If it is totally impossible to explain the history of the Valley of Soller without its orange, neither is without its port, the Port of Soller. It was they, oranges and that irresistible urge to make them known to the world and to export that causes the start of its construction in 1772 and achieved a huge commercial importance as the only natural refuge of the north coast of Mallorca and its outside channel communication to facilitate the mountains avoid insulated from the rest of the island. In the third decade of the nineteenth century when France and England surrendered the taste of Mallorcan oranges, was the splendor of that crop, orange groves of Soller lived their sweetest moments.

It was in early SXX when Soller lived a great splendor in their orange trees flourished again after some difficult times, King Alfonso XIII in 1905 granted Soller the title of “city” and in April 1912, the train Palma-Soller was inaugurated, a crucial fact for the valley of Soller, ending its geographic and natural isolation with the rest of the Island. Train was necessary to transfer the goods arriving by boat from Port de Soller to Palma, and of course people and in 1913 the tram which connects Soller to Port Soller opened.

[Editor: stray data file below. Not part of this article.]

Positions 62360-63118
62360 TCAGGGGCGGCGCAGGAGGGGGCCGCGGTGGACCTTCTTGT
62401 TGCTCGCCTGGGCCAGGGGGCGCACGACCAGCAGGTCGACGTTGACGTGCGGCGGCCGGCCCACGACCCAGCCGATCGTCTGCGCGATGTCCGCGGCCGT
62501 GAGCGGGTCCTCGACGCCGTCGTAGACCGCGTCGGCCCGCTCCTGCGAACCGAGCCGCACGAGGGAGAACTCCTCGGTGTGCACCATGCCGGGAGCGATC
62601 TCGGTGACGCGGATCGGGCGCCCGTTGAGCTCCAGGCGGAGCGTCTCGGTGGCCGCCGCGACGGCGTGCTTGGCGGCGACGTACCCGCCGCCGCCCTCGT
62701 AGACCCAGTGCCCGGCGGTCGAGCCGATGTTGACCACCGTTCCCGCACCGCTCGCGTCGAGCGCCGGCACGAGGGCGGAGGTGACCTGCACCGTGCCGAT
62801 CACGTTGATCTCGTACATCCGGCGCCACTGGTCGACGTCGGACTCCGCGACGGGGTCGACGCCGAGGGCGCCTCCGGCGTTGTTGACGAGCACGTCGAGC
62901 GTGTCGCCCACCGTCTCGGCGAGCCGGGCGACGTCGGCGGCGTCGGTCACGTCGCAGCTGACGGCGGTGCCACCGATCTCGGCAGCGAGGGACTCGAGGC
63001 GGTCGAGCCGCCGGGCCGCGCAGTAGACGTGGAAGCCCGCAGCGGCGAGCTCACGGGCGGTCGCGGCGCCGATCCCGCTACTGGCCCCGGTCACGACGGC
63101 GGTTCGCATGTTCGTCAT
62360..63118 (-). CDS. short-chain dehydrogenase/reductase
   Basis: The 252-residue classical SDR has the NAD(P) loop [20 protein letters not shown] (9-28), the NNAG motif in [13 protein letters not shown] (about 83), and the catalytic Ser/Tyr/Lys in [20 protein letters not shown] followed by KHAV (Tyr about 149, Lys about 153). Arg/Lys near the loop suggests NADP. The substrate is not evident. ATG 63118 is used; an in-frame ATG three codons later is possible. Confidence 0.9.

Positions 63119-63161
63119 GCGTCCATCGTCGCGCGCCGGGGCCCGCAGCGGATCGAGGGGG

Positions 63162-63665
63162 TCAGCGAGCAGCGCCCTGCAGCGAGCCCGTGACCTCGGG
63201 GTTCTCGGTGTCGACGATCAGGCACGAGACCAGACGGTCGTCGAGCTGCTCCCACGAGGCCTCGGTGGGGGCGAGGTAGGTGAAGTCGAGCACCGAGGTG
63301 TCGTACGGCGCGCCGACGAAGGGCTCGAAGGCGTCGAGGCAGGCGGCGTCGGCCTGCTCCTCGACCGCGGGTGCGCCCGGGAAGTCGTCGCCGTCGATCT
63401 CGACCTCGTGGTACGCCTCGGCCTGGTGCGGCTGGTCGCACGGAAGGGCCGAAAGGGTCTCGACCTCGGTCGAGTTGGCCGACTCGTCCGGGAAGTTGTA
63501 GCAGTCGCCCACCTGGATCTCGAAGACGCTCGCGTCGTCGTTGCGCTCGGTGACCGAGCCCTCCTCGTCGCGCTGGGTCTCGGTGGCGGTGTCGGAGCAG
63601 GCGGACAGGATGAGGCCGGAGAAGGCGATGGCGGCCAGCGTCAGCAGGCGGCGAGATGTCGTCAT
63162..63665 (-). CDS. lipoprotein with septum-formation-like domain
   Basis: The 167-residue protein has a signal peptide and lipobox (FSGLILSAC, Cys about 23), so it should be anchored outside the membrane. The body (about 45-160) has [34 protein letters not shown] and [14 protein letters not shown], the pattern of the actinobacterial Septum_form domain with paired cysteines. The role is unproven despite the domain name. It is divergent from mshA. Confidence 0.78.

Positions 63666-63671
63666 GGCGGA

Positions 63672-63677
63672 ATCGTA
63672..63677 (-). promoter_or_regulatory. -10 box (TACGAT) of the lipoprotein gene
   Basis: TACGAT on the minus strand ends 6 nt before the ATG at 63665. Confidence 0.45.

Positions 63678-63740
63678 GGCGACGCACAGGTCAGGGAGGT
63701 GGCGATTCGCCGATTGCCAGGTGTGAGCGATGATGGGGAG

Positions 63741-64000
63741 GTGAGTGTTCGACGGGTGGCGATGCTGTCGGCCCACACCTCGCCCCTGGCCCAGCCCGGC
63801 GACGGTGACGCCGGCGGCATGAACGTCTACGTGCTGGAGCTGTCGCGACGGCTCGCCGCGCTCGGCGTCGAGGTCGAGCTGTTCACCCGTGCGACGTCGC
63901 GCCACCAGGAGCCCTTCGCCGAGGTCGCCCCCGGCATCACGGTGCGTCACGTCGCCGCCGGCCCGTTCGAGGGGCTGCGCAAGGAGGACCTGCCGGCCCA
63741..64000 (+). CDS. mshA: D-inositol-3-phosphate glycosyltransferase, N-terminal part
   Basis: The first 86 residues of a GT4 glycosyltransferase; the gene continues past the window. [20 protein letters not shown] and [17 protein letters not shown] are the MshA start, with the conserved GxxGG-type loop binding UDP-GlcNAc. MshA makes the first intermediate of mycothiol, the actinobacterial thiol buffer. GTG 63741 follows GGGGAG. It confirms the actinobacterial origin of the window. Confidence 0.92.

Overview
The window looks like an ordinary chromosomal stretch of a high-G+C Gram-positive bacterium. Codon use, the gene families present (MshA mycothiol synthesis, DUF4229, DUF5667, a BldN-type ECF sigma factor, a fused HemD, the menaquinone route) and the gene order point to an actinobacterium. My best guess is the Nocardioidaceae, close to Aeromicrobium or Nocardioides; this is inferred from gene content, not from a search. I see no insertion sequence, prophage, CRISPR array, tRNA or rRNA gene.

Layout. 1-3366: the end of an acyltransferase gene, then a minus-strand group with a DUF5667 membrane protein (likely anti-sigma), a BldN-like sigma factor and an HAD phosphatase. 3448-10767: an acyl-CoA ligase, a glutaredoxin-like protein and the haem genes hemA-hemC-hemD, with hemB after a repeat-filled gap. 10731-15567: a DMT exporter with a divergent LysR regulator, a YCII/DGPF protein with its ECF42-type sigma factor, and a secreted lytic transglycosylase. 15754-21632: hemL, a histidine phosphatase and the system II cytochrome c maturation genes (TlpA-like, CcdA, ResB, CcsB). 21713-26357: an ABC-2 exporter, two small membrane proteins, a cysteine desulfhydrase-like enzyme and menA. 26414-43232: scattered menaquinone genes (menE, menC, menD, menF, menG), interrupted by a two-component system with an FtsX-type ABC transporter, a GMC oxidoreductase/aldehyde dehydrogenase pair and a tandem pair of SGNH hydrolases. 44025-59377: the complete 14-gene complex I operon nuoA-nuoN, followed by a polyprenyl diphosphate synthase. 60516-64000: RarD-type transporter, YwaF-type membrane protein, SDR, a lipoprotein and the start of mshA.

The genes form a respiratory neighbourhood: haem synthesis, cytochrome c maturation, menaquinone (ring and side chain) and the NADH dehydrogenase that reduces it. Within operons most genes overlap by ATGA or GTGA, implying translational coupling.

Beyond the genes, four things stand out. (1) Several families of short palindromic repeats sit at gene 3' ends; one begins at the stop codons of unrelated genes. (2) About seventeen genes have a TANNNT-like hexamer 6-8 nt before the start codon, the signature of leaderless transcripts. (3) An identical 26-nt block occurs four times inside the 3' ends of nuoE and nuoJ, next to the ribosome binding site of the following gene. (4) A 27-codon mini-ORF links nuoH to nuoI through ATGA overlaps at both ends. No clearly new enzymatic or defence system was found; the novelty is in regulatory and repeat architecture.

Soller is the valley of orange trees, thousands of tourists flock to the call of that color and flavor to behold that beauty with their own eyes and buy and enjoy the excellent Mallorcan orange. Although there are many varieties of orange and plenty of orange trees throughout the island of Mallorca, by tradition and importance, is the Orange from Soller that in this article we recommend to buy and enjoy and, of course, visit Soller and its orange valley and they will seduce you?sure.

The season of one of the best products in the island begins in November stretching until the end of July and there are different varieties for different seasons.

The Navelina is the early variety. Its harvest begins in early November and lasts until early January. Characterized by an strong acidity and medium sugar content. Juicy and easy to peel is ideal for simple eating. The Navel variety is harvested in mid-January and lasts until mid-February. It is the sweetest sister of Navelina variety. Bitter Oranges, mid-January to mid-March are ideal for making orange marmalade or to give a subtle touch to dishes and desserts. The Canoneta is collected in early February and harvest runs until May. It’s a real “bomb juice” with about 50 % of juice capacity. Sweet taste with a mild hint of acidity at the beginning of the harvest and most sweet as grape sugar at the end is perfect for orange juice lovers. The Navelate harvested later, from mid-February to about the end of April and is ideal for simple eating for its sweet taste. The Ortanique is sweet with a pinpoint acidity and fine skin being also ideal for eating. The Valencia Late is another delicious orange for eating or juicing. Its crop covers the months of May and July. The Peret, pear-shaped, greenish with yellow appearance is delicious to eat but it is even better to make a good juice in summer.

More Mallorcan Orange Photos in our Flickr Channel.

We hope that the article has been interesting for you and during your next stay in Mallorca you will look and try one of the best oranges in the world, the Orange from Mallorca.